École Christine Morrison Elementary SD#75 Mission

I. General Information

School Name: École Christine Morrison Elementary

School District: SD#75 Mission

Inquiry Team Members: Judy Cathers : Judy.cathers@mpsd.ca, Shannon Greig: Shannon.greig@mpsd.ca, Robyn Bishop: Robyn.bishop@mpsd.ca, Lorien Osborn: lorien.osborn@mpsd.ca

Inquiry Team Contact Email: lorien.osborn@mpsd.ca

II. Inquiry Project Information

Type of Inquiry: NOIIE Case Study

Grade Levels Addressed Through Inquiry: Intermediate (4-7)

Curricular Areas Addressed: Applied Design, skills & Technology, Career Education

Focus Addressed: Land, Nature or Place-based learning

In one sentence, what was your focus for the year?  Connecting Aboriginal understandings and oral storytelling practices through experiential, applied design, skills & technology practices, based upon the use of our nature classroom, the land, nature or placed-based learning.

III. Spirals of Inquiry Details

Scanning: The schools’ MDI report for 2017-18 indicated a gap in environmental awareness and opportunities to engage with nature by the students at our school. This year, we will focus on developing skills and knowledge by integrating the use of tools and forest management practices into the learning developed in the Nature Classroom.

Focus: We have found that although previous inquiries focused on the First Peoples’ Principles of Learning in combination with the Nature Classroom learning space, the skills developed were not practical enough for students to see the learning as holding much value in their future endeavours.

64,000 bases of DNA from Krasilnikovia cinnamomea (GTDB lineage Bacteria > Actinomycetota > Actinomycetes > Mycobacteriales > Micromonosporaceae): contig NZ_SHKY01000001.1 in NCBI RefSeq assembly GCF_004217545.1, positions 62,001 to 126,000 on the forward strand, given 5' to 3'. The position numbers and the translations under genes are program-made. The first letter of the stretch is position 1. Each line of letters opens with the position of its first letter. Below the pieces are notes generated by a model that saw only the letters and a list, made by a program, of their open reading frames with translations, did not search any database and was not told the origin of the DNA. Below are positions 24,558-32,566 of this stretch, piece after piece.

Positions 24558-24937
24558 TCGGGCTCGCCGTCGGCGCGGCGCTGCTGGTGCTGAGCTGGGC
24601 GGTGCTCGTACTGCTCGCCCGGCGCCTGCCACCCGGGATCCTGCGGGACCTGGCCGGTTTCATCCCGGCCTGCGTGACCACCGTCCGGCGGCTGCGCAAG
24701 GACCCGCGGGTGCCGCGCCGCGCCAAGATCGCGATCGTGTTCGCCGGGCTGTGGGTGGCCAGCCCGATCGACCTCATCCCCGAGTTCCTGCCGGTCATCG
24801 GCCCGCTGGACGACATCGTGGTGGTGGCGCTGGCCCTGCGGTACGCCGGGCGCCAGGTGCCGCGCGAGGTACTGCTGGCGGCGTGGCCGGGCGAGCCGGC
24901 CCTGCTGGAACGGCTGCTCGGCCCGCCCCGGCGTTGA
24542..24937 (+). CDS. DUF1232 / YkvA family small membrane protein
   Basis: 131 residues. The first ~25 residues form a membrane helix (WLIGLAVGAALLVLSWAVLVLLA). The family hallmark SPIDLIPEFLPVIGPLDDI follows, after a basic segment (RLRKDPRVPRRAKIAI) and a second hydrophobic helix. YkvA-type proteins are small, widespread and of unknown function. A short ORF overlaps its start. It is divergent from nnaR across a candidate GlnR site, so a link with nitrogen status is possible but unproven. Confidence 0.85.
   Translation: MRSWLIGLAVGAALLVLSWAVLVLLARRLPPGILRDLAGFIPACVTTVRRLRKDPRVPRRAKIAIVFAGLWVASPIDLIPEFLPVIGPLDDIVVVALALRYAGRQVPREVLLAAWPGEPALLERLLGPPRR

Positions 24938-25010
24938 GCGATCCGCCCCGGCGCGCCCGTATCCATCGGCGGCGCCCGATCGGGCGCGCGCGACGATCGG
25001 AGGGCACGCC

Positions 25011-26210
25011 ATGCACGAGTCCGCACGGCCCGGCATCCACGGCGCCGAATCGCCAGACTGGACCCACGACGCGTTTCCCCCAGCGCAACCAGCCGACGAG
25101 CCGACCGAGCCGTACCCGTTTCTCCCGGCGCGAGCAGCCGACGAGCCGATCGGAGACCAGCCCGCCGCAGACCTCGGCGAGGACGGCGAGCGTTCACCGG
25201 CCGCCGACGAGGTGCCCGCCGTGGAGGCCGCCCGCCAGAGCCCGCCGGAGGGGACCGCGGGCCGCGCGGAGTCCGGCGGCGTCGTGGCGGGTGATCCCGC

Hunch: Our hunch is that students’ previous experience as passive participants with the outdoor classroom have made them lose interest in the area. It is our hope that students will be excited to use the space in a new way, and through their work on the project, will take ownership of the environment.

New Professional Learning: Our professional development has centered around Indigenous and Western Forest Management techniques and tools. We have consulted with Elders about Indigenous fire management techniques for small forest areas, as well as what local plants are currently growing in the area and which plants could be cleared or added. Consults with members of the Forestry Industry focused on forest management and the building of a small non-invasive bridge to be constructed at a future date. We also consulted them in regards to the tools and implements, any safety concerns and general maintenance schedules that would be most helpful for the students in maintaining the forest classroom area. Finally, we consulted the school Health & Safety team for insight on how to make the Nature Classroom space accessible to all learners and a rich resource of Indigenous plants and animals.